New Possibilities for Copyrighting Consumer Products

28 February 2018 IP Litigation Current Blog
Authors: Jean-Paul Ciardullo

Traditional wisdom has been that aesthetic designs for three-dimensional consumer products, while protectable by design patents and as trade dress, are not protectable under copyright law which is typically associated with purely artistic works.  However, the Supreme Court’s March 2017 decision in Star Athletica, L.L.C. v. Varsity Brands, Inc. refined the test for copyrightability of so-called “useful articles,” opening the door to copyright protection for a broader array of consumer product shapes and patterns. Now, several recent cases interpreting Star Athletica confirm that the right kind of industrial designs can indeed be copyrighted. Given that copyright registrations cost so little to acquire, last for decades, and carry the potential for high damages against infringers, companies should consider whether certain of their consumer product designs may now be eligible for copyright protection.

The Supreme Court Explains That “Design Patent And Copyright Are Not Mutually Exclusive”

The Copyright Statute at 17 U.S.C. § 101 provides that a “pictorial, graphic, or sculptural featur[e]” incorporated into the “design of a useful article” is eligible for copyright protection if it (1) “can be identified separately from,” and (2) is “capable of existing independently of, the utilitarian aspects of the article.”  The Star Athletica case dealt with the question of whether aesthetic patterns on cheerleading uniforms were eligible for copyright protection.  Opponents of copyrightability argued that the designs were inextricably intertwined with the uniforms because the uniforms were not useful as cheerleading attire without the designs, and because the patterns were in the shape of the uniforms. A majority of the Supreme Court disagreed, finding that the uniform patterns were no different than “a design etched or painted on the surface of a guitar” (which would be copyrightable). The Court went on to explain that it was unnecessary to prove that the product in question would remain useful without the aesthetic design, but rather only necessary to show that “the separated [aesthetic] feature qualify as a nonuseful pictorial, graphic, or sculptural work on its own.” The Court rejected the idea that Congress had intended to preclude copyright protection for industrial designs, and explained that “we have long held that design patent and copyright are not mutually exclusive.” In summation, the Supreme Court held that “an artistic feature of the design of a useful article is eligible for copyright protection if the feature (1) can be perceived as a two- or three-dimensional work of art separate from the useful article and (2) would qualify as a protectable pictorial, graphic, or sculptural work either on its own or in some other medium if imagined separately from the useful article.”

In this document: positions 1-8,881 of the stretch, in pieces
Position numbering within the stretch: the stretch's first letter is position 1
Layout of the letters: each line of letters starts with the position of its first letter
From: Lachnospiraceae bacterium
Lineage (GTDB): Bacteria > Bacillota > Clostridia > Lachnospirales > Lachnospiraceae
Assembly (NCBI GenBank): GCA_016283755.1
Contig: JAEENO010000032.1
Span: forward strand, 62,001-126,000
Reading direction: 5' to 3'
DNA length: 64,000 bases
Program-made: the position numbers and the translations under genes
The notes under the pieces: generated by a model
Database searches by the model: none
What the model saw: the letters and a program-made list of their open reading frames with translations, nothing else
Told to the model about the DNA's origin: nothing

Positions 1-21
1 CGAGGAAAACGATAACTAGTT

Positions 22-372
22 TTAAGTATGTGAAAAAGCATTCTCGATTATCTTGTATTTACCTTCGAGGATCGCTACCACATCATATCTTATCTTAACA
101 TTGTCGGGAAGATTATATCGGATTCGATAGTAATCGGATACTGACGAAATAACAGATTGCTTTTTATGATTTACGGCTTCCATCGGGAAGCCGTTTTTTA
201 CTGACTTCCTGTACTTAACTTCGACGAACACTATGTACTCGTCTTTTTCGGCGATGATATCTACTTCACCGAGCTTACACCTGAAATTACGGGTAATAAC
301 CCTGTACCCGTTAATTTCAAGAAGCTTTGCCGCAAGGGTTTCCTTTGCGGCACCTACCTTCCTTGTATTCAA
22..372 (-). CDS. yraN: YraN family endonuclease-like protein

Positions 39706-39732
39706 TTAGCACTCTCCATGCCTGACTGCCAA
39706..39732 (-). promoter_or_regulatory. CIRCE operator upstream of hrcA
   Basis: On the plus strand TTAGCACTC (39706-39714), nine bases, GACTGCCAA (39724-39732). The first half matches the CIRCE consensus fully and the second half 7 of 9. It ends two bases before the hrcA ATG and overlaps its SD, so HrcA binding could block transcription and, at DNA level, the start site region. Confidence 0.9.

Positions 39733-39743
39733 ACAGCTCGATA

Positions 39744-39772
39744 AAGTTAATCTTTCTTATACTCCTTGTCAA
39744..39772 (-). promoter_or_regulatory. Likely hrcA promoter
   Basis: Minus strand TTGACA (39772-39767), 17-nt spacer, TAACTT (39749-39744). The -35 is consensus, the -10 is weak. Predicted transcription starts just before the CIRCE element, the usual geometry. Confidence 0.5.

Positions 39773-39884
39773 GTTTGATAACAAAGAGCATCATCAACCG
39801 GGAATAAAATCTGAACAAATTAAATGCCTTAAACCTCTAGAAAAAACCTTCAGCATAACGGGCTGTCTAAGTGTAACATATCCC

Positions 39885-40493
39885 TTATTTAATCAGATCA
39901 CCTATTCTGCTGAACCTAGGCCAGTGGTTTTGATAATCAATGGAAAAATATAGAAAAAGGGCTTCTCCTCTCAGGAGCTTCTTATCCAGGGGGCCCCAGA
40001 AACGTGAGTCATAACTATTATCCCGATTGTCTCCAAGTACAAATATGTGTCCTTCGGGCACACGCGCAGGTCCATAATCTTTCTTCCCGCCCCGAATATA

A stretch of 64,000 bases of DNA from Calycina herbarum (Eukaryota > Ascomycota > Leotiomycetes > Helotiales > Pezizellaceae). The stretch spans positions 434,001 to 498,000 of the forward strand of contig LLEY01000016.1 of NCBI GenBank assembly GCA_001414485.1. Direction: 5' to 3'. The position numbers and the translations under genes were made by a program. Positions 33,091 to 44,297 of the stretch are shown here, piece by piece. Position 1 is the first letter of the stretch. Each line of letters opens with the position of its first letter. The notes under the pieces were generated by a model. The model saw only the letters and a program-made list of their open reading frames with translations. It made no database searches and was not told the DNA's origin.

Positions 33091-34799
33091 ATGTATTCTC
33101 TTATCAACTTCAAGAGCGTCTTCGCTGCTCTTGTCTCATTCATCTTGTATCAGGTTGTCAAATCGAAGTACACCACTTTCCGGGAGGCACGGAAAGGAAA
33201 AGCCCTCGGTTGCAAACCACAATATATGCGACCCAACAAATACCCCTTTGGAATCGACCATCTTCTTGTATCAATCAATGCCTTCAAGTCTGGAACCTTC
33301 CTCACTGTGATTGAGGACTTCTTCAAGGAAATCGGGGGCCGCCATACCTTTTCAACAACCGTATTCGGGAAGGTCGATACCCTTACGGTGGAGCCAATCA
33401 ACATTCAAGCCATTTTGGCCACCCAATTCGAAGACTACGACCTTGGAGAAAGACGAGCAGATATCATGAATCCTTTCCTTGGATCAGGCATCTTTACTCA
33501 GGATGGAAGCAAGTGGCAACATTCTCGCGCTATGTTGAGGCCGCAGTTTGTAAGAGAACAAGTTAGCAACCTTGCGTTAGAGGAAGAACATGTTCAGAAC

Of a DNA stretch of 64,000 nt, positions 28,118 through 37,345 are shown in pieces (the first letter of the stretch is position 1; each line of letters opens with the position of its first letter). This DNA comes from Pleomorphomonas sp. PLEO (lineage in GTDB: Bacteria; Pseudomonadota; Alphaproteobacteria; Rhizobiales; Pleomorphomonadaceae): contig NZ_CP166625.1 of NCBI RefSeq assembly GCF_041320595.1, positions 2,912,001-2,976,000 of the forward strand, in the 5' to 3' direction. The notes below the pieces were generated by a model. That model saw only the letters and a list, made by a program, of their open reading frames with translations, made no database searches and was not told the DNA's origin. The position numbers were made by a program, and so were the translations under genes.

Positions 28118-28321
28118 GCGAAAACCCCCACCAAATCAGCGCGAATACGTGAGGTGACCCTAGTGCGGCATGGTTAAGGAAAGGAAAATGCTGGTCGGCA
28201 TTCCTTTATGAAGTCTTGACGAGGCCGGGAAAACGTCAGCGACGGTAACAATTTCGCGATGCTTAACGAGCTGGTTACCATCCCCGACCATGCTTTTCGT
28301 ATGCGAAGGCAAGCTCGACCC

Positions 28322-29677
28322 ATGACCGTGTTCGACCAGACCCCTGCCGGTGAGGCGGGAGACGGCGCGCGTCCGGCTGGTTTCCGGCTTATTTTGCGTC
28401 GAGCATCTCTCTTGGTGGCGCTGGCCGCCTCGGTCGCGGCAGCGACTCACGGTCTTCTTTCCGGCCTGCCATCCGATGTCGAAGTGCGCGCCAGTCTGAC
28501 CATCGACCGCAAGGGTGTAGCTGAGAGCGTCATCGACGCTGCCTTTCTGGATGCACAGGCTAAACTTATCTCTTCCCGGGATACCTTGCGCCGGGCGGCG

The Expansion Of Copyright Protection To A Wider Range Of Consumer Products